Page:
Bloomsbury Social Centre – which aimed to be a “hub of organising for students, workers and residents in the Bloomsbury area” – held regular reading groups, served food, provided a silent study space and workers rights info evenings. SO15 (Counter Terrorism Command) was born in 2006, when SO12 (Special Branch) and SO13 (Anti-Terrorist Branch) were merged. It claims to be committed to “ensure[ing] that London remains a hostile environment for terrorists.” and also polices so-called ‘domestic extremists’
According to a witness statement in the case to evict those occupying the building; “The police were concerned that the occupation might be linked to terrorist factions planning to infiltrate the march. The school was in contact late November with both the local Camden police and with Scotland Yard’s SO15 Division in connection with these concerns. Initially the police were keen to liaise with the School but their interest has waned recently. I assume that this is because they are satisfied that there is no or insufficient evidence linking the occupiers to any criminal activity of the sort they feared when the occupation commenced.”
Given that the statement is dated for December, we propose that this sudden drop in police interest probably had more to do with the passing of the strike day on November 30th. They knew there was no evidence linking the occupiers to terrorism all along. We propose that such baseless insinuations about the nature of both the occupied space and the strike day it sought to support served to further justify the Met’s presence on November 30th. Bloomsbury campus and environs were swamped with public order police, plainclothes cops and FIT working together to arbitrarily harass, assault and detain demonstrators. In the evening, the police were particularly heavy handed in their policing of a picket line at Birkbeck College; attacking pickets to usher in strikebreakers. All this in the name of showcasing Bernard Hogan-Howe’s new, tough, “total policing” agenda.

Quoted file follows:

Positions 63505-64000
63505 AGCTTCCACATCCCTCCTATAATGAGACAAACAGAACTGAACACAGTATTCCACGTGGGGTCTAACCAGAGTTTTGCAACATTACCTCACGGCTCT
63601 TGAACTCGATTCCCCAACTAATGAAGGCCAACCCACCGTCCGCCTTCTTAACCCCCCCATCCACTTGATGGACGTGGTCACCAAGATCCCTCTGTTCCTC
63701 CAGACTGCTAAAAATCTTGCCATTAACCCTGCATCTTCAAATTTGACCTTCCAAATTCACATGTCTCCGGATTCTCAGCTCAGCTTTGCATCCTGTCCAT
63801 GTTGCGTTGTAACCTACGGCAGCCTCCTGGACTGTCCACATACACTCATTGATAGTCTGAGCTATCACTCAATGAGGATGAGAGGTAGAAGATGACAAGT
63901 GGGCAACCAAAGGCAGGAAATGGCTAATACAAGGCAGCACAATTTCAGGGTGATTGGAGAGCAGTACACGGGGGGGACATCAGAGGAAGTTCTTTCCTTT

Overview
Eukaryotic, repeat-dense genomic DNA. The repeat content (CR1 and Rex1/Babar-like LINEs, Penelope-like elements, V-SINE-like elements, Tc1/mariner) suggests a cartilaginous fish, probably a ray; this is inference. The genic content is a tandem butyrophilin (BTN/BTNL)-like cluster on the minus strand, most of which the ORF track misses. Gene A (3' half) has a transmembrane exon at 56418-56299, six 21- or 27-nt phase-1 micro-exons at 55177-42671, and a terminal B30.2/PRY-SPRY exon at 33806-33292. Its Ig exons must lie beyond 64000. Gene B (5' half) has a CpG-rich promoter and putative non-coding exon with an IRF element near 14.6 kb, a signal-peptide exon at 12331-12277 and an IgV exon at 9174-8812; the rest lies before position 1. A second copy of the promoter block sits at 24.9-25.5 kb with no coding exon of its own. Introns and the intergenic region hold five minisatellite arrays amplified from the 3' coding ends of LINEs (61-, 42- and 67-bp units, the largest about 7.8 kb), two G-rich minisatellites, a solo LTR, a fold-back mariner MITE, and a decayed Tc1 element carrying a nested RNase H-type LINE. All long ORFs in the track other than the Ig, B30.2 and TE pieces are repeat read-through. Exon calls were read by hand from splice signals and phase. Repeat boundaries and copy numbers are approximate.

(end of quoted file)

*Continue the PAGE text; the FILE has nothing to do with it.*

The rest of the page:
This information poses some important questions for the dissenting public:
With both domestic extremist and terrorist operations now ‘under one roof’ as it were, are the two terms now becoming interchangeable? ‘Domestic extremist’ is a notoriously nebulous catch-all term and has been used to describe anti-war activists, anti-capitalists, socialists, anarchists, environmentalists and anti-fascists to name but a few. Are those who take part in anti-cuts demonstrations, strike against pension reforms or occupy empty buildings now terrorists? For how long are we going to tolerate being criminalised for dissenting?
It’s time to smash total policing.